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Avoiding Customer Injury in Retail Settings

If you own or manage a retail establishment, a major source of liability exposure is the risk of injury to your customers. Unlike your employees, customers receive no safety training, and their ages can run the gamut to include those who are most prone to injury, children and the elderly. Here’s a look at what you can do to minimize the risk of a patron being hurt and the costly settlements that can result:

The most common injuries in retail settings are slips and falls. These can be a result of wet or uneven flooring surfaces, torn carpeting, poor lighting or any number of other circumstances. Head and body injuries from falling objects or retail displays are also frequent. Less common but still a concern are shopping cart injuries, often from tipping over, and injuries as a result of overcrowding, as we’ve seen in some Black Friday sales at major retailers.

Not all injuries occur within the store itself. Sidewalks and parking lots are frequent sources of liability claims, whether due to broken or uneven pavement or incomplete efforts to remove ice and snow.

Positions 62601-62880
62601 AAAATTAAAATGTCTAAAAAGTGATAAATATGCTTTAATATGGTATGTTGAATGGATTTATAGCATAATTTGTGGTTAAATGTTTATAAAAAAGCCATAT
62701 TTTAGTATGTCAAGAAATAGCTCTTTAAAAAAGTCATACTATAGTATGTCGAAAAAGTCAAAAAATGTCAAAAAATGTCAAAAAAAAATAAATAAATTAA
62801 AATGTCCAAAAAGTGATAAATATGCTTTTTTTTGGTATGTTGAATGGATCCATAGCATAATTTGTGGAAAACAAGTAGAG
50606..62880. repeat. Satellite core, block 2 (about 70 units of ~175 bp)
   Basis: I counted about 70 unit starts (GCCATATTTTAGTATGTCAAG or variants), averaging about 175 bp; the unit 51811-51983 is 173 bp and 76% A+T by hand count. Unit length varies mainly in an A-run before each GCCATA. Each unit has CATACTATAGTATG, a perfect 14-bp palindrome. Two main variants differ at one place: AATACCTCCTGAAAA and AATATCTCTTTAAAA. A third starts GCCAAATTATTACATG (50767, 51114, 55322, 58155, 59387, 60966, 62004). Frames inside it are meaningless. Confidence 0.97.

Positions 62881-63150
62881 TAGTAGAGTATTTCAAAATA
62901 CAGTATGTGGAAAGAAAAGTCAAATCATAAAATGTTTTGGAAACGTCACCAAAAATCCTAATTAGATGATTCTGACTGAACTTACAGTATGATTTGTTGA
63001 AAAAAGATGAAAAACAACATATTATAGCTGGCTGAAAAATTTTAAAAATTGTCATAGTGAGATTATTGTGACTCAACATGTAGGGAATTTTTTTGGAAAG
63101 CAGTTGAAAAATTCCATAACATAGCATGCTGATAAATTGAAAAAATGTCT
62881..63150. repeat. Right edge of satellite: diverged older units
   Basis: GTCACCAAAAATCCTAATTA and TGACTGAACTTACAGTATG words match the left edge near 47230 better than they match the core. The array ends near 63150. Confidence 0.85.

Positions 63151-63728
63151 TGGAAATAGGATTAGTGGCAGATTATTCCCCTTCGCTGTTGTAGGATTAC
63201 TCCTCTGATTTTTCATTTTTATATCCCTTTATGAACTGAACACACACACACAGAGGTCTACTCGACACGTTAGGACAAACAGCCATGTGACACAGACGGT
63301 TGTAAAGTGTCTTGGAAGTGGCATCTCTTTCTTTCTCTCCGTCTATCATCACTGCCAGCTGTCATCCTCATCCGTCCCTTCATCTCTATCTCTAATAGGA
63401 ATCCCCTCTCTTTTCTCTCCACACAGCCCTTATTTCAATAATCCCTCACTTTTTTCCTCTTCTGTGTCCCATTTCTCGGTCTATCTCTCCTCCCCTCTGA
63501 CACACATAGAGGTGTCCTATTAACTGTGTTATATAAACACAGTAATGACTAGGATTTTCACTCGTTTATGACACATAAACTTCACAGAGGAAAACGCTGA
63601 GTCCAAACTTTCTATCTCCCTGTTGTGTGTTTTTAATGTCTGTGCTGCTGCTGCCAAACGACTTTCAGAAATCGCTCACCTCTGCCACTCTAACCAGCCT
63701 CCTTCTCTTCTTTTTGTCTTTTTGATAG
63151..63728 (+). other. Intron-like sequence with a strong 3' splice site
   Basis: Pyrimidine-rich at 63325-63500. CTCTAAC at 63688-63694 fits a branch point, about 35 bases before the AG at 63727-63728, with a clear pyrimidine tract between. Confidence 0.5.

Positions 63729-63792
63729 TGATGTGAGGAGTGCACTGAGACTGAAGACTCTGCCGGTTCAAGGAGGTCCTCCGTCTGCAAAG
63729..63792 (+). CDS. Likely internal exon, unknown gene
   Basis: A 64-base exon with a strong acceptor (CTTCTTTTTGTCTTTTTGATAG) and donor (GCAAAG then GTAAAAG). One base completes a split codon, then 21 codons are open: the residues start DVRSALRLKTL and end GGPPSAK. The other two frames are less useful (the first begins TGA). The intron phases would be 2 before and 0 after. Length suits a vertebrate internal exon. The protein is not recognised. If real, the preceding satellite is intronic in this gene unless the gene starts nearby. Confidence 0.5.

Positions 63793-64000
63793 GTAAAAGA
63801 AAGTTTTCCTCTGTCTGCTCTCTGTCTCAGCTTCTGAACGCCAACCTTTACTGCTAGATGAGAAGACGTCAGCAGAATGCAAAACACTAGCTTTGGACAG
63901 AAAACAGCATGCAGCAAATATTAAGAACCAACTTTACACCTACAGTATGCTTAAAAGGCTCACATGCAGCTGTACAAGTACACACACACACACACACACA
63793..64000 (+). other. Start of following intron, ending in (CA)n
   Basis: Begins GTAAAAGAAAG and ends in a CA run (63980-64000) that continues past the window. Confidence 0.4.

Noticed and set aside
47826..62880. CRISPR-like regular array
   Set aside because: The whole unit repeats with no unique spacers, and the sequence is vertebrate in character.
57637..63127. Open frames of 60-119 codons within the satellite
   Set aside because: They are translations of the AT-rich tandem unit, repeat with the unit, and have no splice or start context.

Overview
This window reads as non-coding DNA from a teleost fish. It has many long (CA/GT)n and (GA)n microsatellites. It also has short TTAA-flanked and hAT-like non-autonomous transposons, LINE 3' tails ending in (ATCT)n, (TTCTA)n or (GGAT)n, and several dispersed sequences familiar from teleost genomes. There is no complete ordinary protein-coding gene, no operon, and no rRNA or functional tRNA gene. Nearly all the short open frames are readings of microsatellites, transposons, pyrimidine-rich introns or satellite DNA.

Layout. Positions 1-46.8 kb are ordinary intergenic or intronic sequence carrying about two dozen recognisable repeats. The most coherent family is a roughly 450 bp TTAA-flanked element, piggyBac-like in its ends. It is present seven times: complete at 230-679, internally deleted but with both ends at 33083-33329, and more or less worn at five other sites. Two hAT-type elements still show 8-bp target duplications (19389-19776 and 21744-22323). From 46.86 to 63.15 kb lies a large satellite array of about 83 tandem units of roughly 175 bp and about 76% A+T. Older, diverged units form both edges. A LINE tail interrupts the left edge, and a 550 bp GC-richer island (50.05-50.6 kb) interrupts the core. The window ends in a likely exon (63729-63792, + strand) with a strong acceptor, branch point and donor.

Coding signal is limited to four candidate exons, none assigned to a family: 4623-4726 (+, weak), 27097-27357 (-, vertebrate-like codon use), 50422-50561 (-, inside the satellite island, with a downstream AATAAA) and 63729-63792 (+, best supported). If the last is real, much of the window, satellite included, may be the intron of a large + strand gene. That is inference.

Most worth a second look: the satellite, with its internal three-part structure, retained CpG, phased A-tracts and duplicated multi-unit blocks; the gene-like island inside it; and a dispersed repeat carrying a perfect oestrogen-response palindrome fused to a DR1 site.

And sadly, not all injury claims are legitimate, as shoppers have been known to intentionally pull retail displays onto themselves or stage slips and falls in attempts to receive a settlement.

What can you do to minimize your risk of customer injury or a false claim? A few suggestions:

  • Look over your retail space with fresh eyes to identify any poorly-lit areas or flooring surfaces that might pose a greater hazard. Cordon off wet areas, such as recently mopped floors, until they’re fully dry.
  • Schedule regular inspections to make sure all lighting is functional, and document those inspections.
  • Train your team to regularly inspect any higher-risk areas, such as where liquids are stored and might be spilled. Document these inspections as well.
  • Regularly inspect shopping carts for jammed wheels or other conditions that would make them more likely to tip over. Repair or discard any carts that are unsafe.
  • Put heavier objects on lower shelves, and make sure any freestanding displays are sturdy and not prone to tipping over.
  • If you anticipate larger crowds for any reason, make sure that both physical controls such as ropes and turnstiles are in place, as well as adequate security personnel.
  • Regularly inspect sidewalks, stairs and parking lots for trip and fall hazards. Pay special attention to proper efforts to keep them safe in snowy or icy conditions.
  • Install video cameras throughout the facility. These can help you to monitor any conditions that might be hazardous, and can also protect you in the event of a fraudulent claim.

And of course, meet regularly with a risk advisor to make sure you’re adequately protected. There’s no perfect solution to customer safety, but acting on the steps above will help to minimize your risk.

Questions about customer safety in your retail facility? Contact Consolidated Insurance.

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